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When Cars are Friends - 1977 Mini 998cc

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When I lived in England I drove a little sweetheart sort of like this one (I had the original plain, smaller wheels and no fender/fairing on the wheel wells, also original). I rolled it (and did a 180) on an icy road (one of those 1-lane jobs over a mountain pass in the middle of nowhere, probably been a road for 2000 years) and still managed to drive it home. This car represented independence and freedom for me after over a year of relying on someone else for driving me. I miss him (the car, not the driver)!
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Mazy

Right? mine had been parked in a barn and it had mushrooms growing out of the cardboard dashboard, but a little wipe-down with a mild bleach solution, and I had a great little car.

kitimaniac

Oh my gosh, brings back memories!
My first car was just like this one, how I loved it!
What a fun car to drive!

msbonne

Sounds about right.

Mazy

actually when my English ex and I bought the house, the neighbours were warned a "foreigner" was moving in (me, a Canadian of UK heritage). So she would have been phoning her one and only friend, a fellow net-curtain-lady (fellow?) and whinging on emphatically and incredulously but mostly indignantly. But local calls in England are expensive so she would have been too cheap to go on at the length she wanted to. So would have been moaning to herself all day and into the evening when she quickly ate her tea (dinner) of tea and toast over the sink. Quickly so she could get back to her net curtain monitoring.

msbonne

I am sure whomever she was on your street, she was furiously writing in her journal about the "crazy woman" who came home with a smashed up car and parked it RIGHT THERE, where she could see it!

Mazy

most neighbours were good but there's always the net curtains lady - you know, the English version of a busybody who watches everything from behind her lacy curtains. Since the steps to the houses are right to the narrow pavement (English for sidewalk) and no one had a yard, "net" curtains were sort of a ubiquitous private screen. I hated 'em.

msbonne

Absolutely love it. I am picturing Mr and Mts Proper next door coming out to their freshly washed (not yet rusted out) Rover and being aghast at what the neighbor dragged home.

Mazy

I lived in one of those stone-block two-up-two-down row houses (like in Coronation Street, but that's brick and big city. I was in an old northern mill town north of the Industrial revolution blight). Parking was at a premium and the spot was right outside my door with inches to spare front and back. Good old mini.

msbonne

That actually got a laugh (out loud) from me, picturing this semi destroyed Mini perfectly placed in the spot.

Mazy

found the glasses unharmed in the back seat the next morning in my perfectly parallel parked mess of a semi-wreck! completely unaware I didn't have them or windscreen, all the way home. Best example to myself of how shock works...

msbonne

So the trick had an even higher level of difficulty. Glad you were ok. Probably best you did not have glasses right away or you would have been to upset with the damage to safely drive home.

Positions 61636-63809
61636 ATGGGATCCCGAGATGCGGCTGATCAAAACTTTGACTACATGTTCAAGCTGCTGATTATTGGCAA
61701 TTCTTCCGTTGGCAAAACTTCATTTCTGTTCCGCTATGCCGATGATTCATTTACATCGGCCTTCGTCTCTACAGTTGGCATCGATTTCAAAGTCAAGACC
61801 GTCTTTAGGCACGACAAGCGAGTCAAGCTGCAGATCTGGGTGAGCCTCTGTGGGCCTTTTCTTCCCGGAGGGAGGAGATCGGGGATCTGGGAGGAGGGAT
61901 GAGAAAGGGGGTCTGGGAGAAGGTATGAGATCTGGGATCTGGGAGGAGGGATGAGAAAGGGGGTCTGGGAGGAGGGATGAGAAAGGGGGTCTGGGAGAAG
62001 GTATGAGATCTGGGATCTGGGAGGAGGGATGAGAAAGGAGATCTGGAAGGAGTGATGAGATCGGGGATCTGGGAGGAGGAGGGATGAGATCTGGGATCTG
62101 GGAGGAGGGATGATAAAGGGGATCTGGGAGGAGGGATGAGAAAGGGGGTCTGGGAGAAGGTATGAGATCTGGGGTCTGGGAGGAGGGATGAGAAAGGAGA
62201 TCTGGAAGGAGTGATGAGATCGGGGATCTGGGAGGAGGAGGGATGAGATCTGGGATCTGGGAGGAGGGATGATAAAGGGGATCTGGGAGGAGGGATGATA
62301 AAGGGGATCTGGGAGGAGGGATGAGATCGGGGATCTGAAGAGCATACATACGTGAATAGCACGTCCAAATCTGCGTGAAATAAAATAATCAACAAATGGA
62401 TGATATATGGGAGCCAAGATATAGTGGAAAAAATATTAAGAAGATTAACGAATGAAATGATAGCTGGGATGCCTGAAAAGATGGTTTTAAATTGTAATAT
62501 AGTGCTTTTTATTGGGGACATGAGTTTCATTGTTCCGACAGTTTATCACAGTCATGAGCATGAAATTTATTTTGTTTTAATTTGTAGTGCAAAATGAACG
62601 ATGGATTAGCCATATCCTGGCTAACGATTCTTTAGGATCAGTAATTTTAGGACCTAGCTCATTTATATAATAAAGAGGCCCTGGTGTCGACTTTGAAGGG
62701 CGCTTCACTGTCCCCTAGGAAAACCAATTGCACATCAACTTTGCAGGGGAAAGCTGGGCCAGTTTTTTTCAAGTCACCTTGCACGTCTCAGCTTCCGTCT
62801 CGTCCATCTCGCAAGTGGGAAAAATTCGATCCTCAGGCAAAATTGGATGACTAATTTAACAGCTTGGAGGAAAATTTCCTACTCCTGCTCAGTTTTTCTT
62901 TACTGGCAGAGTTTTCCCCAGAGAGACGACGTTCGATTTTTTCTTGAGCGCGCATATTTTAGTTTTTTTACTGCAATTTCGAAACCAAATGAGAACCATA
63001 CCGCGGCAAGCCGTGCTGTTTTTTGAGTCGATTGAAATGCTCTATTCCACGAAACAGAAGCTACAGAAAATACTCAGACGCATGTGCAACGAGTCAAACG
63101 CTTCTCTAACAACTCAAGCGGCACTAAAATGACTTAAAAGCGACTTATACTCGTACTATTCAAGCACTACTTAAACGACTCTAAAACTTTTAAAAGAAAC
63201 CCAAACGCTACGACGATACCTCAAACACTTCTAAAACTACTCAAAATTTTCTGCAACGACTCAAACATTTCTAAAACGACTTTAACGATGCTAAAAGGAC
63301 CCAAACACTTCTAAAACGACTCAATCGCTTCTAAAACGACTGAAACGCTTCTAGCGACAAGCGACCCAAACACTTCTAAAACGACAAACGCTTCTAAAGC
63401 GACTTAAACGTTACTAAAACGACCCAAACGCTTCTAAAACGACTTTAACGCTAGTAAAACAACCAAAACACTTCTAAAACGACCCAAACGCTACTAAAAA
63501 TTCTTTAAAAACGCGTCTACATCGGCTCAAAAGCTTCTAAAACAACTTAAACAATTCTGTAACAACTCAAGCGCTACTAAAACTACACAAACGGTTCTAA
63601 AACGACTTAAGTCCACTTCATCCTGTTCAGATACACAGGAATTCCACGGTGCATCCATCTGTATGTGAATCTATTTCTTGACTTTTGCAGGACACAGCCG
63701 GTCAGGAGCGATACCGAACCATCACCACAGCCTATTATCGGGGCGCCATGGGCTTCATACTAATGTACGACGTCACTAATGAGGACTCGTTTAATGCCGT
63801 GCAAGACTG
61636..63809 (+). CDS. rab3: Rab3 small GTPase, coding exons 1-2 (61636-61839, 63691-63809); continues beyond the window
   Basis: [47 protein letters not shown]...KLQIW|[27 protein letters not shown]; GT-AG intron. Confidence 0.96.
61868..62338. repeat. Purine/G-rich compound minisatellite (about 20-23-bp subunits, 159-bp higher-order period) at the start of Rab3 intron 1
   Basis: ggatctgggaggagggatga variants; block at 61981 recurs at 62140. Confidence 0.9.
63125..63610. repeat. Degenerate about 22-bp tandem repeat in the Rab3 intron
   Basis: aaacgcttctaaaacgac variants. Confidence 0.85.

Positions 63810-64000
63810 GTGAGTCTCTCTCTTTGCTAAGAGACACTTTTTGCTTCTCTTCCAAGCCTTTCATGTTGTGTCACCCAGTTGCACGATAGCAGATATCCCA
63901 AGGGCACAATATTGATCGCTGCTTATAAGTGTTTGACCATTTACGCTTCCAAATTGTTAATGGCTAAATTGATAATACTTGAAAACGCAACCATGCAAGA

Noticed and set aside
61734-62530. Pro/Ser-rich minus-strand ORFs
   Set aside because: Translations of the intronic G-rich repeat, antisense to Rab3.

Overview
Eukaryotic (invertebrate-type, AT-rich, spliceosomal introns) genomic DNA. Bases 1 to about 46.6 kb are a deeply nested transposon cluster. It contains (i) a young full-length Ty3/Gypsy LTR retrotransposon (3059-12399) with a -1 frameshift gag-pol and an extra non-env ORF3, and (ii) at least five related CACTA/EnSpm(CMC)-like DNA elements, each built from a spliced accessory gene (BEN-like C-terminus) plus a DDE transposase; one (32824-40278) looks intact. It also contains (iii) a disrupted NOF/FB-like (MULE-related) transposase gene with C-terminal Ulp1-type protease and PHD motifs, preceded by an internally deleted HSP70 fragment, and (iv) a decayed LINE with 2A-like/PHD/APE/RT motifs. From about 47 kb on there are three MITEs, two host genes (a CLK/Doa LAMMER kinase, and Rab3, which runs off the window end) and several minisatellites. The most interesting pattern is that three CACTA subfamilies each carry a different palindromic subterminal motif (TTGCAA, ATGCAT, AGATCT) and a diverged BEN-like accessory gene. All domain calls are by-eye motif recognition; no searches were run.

Mazy

Thanks msbonne...! Well it was a 360 roll AND a 180 yaw, to be precise... long before cell phones, and at night time in winter. I remember driving home unaware that my glasses had come clean off and that the windscreen was gone (obviously in shock, bit no other harm done). It was only a ten minute drive down to my home but on a road that likely wouldn't see traffic til sometime in the morning, just a piddly country lane, one of those ones so old it has literally entrenched itself down into the landscape. The car suffered a bit of crumple on the pax side roof/windscreen strut and pax side front fender was smushed, but was repairable, sort of. I drove it for at least another year. THANK YOU SEAT BELT. and Mini!

msbonne

Love all of these stories. Mazy. I am surprised that not only did the vehicle survive the 180 roll over, but you were unhurt, and able to drive home. Amazing. (or should I say aMAZYing).

Mazy

Haha! I love your solution over a beer! I was pretty heartbroken when I had to write mine off, too. I used to do 90mph downhill on the motorway en route to my bi-weekly 3-day weekend in the Lakes District. I remember passing this brand new Jag, with this toffy-nosed posh snob at the wheel, he took one look at me in my bandanna headband and floored it. Just to pass me, then he slowed back down to the english motorway speed limit, 70mph. And I passed him going downhill on the next hill... I think he thought I was winding him up because he looked furious. I just had the pedal down to what I figured was max continuous power, and that was a different speed depending on how gravity was acting for or against me. I think I might just have managed about 60 or thereabouts uphill. Two people and provisions in the car....

djp

I had one in my college days -- a plain simple 850cc. Wanting speed, I took the engine out and had it modified by someone who didn't know a thing about British engines. Went like hell for about 100 miles when it blew apart! The same weekend a friend of mine rolled his 1275S. While lamenting our losses over a beer, we realized that together, we had one car -- flipped for it and he ended up with the fasted "850" in the world, ugly but really quick!
Dave

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